On the subject of college students’ drinking and drug use, the opinions of the American public remain complicated – and conflicting. Is partying an essential feature of the college experience, or a deadly threat to students? Is getting wasted a harmless tradition of higher education, or a precursor to sexual assault and other forms of violence?
In past years, we’ve studied how colleges across the country are addressing the use of drugs and alcohol on their campuses, tracking arrests and disciplinary actions occurring at each school. Using the latest U.S. Department of Education data, we created an update to our previous projects to illustrate which states and schools are taking a law enforcement approach to curbing substance use among students. Our findings raise compelling questions about how punishment and prevention might indicate or influence colleges’ party cultures. Keep reading to discover the American colleges where drug and alcohol arrests are most common.
Students Arrested Statewide
According to our 2016 figures, the nationwide rate of drug and alcohol arrests on campus exceeded three arrests per 1,000 students. That number was several times higher in many states, including a stunning 17 arrests per 1,000 students in Wyoming. Other primarily rural states neared the top of the list as well, such as neighboring South Dakota. West Virginia was among the top five, which might be no surprise given the party school reputation of the Mountain State’s flagship university (it ranked No. 2 in 2017). Even the Mountaineers’ mascot was arrested for drunk driving in 2017.
Interestingly, per capita arrest rates for drug- and alcohol-related offenses remained relatively low throughout much of the South, despite the hard-partying reputation preceding many schools in the region. Much of the West Coast boasted low arrest rates as well, including California and Washington. Conversely, Northeastern and Midwestern states demonstrated significant variation relative to each other, resisting any overarching trend.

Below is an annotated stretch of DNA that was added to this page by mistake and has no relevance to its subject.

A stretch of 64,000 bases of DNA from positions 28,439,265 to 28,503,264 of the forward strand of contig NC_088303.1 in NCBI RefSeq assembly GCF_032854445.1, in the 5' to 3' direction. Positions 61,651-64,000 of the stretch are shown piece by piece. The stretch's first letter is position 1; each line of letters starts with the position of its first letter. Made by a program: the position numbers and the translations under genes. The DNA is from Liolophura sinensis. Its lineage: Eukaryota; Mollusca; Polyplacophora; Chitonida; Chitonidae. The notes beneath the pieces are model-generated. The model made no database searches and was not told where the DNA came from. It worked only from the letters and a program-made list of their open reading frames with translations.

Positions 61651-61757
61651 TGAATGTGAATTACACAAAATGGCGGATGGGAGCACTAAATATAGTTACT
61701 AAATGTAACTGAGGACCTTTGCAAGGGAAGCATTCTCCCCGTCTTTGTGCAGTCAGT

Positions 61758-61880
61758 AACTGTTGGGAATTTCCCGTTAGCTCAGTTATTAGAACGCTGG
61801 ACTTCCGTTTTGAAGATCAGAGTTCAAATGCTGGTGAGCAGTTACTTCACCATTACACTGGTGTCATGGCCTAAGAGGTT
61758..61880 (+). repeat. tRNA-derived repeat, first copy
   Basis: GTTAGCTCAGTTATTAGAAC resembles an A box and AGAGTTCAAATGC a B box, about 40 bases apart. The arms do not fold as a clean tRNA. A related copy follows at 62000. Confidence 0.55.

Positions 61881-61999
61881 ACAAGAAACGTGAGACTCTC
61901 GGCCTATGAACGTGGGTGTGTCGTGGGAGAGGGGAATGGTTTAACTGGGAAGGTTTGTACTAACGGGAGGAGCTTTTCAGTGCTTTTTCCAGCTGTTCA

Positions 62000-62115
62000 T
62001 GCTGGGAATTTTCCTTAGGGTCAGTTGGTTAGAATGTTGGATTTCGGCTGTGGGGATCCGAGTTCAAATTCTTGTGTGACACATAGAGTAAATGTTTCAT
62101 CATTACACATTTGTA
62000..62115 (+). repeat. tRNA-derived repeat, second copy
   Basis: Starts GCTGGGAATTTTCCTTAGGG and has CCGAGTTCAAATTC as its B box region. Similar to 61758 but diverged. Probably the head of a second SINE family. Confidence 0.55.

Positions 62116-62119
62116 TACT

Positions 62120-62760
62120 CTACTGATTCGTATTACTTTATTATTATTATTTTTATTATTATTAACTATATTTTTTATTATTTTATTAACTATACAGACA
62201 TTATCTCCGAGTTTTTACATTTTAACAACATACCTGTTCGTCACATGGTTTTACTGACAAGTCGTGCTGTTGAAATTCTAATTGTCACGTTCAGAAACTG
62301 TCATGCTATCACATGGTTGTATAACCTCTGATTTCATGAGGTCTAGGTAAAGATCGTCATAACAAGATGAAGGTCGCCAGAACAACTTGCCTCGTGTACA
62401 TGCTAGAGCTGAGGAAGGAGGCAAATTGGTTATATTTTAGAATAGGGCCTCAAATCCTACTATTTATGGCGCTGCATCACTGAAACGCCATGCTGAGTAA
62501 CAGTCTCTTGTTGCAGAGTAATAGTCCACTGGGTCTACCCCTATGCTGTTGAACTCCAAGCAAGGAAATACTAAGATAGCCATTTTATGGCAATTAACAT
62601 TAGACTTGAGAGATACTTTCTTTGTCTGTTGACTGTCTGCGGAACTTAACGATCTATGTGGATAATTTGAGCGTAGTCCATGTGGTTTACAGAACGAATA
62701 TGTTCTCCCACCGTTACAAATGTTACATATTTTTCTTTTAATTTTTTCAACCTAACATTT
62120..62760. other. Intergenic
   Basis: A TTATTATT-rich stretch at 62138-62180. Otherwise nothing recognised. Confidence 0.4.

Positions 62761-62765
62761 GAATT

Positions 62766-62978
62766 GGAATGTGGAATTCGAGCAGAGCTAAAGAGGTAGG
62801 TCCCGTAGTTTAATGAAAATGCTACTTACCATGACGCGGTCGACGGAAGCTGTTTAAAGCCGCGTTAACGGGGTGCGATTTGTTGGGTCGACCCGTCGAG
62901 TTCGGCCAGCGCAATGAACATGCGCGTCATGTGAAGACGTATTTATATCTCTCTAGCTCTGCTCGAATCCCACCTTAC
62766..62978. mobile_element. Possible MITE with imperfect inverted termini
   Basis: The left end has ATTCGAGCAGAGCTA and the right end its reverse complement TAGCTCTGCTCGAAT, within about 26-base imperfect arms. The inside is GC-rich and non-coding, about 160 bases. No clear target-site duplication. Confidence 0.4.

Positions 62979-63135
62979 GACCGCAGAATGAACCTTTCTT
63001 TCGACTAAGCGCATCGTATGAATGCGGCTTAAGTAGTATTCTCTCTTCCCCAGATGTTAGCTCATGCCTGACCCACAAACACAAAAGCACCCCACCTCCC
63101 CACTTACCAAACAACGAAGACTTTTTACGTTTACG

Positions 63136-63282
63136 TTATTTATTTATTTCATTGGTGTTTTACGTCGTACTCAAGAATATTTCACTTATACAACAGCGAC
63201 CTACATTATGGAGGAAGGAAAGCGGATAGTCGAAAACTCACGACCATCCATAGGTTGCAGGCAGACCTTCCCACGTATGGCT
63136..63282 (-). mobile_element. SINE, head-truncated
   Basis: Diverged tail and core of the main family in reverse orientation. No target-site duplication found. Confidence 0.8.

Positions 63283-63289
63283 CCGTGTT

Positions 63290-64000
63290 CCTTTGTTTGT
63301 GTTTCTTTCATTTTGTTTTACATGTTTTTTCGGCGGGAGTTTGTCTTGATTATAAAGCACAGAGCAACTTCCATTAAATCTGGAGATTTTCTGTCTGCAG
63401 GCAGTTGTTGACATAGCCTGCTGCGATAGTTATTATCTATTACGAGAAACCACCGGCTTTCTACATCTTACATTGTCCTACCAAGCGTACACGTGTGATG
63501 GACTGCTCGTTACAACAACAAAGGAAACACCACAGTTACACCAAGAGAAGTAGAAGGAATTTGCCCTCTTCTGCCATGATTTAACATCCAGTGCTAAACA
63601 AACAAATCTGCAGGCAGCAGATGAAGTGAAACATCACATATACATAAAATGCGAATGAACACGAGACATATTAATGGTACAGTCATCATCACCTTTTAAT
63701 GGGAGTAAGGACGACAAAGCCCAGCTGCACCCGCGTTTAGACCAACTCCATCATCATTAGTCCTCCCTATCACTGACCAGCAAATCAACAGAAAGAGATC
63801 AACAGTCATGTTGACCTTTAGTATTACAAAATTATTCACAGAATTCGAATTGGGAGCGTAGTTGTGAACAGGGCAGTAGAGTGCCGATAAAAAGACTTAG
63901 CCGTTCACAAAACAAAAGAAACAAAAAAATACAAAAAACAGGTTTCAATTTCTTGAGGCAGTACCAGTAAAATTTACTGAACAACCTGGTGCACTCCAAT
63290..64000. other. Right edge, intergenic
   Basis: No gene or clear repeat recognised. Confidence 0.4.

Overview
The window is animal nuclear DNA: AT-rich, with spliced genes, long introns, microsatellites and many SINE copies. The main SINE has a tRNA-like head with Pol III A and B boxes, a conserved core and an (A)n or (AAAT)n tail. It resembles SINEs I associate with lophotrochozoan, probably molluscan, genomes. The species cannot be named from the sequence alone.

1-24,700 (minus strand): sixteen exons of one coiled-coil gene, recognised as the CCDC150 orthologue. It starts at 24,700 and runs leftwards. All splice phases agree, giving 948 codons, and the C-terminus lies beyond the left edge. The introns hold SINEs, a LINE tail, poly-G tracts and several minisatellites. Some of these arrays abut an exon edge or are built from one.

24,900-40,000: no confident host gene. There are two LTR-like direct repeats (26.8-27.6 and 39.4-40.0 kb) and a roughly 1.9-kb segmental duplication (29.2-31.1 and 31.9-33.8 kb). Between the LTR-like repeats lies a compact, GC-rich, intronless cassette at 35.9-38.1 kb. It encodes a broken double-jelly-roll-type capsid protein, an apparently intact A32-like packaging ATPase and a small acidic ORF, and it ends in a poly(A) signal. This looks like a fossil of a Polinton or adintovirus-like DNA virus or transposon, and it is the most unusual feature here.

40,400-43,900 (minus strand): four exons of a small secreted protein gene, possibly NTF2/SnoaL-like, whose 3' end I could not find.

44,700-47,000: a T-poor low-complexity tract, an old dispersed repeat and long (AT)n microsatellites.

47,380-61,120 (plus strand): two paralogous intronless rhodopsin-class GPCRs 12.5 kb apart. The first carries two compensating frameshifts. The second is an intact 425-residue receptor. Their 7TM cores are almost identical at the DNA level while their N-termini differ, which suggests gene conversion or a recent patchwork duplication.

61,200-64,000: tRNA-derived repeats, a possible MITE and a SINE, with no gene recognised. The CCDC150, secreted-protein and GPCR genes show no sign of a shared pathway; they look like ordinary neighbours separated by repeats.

Improvement or Inaction?
Three typically chilly locations saw the greatest year-over-year declines in 2016: Alaska, Vermont, and Maine topped the list for reduced arrest rates. For administrators at the University of Vermont, these stats may signal the benefits of a shift toward encouraging holistic well-being in its student body, rather than relying heavily on enforcement.
On the other end of the spectrum, Washington, D.C., witnessed a substantial surge in student arrests in 2016, far outpacing any other state with its single-year uptick of 63 percent. Louisiana and Wyoming each saw single-year increases of more than 20 percent as well. Even alcohol-averse Utah saw a 19 percent jump in arrests among students. Despite the state’s “dry campus” policies, administrators insist they arrest very few students for alcohol-related offenses, utilizing counseling and disciplinary options instead.
Getting Booked for Booze
Although we’ve studied arrest figures at the state level, institutions vary considerably in their particular approaches to combating the use and sale of drugs or alcohol. According to our statistics, Shippensburg University of Pennsylvania had the highest rate of arrests on campus with over 29 per 1,000 students. Penn State was also among the top five, and with the death of Tim Piazza in 2017 due to injuries sustained while intoxicated during hazing, one is left to wonder if the arrests are going to help prevent tragedies like this one from happening in the future.
Leading all institutions with the most extreme single-year surge in arrests was the University of North Georgia. The school has continued to step up enforcement in recent years, even suspending Greek life organizations for alcohol and hazing concerns in 2018. By contrast, the University of Wisconsin at Stevens Point and Northeastern University tied for the largest decrease in arrests. The University of Rochester was next on the list, perhaps because the school reconsidered its mental health and substance abuse approach and announced a greater array of counseling resources after the death of a student in 2014.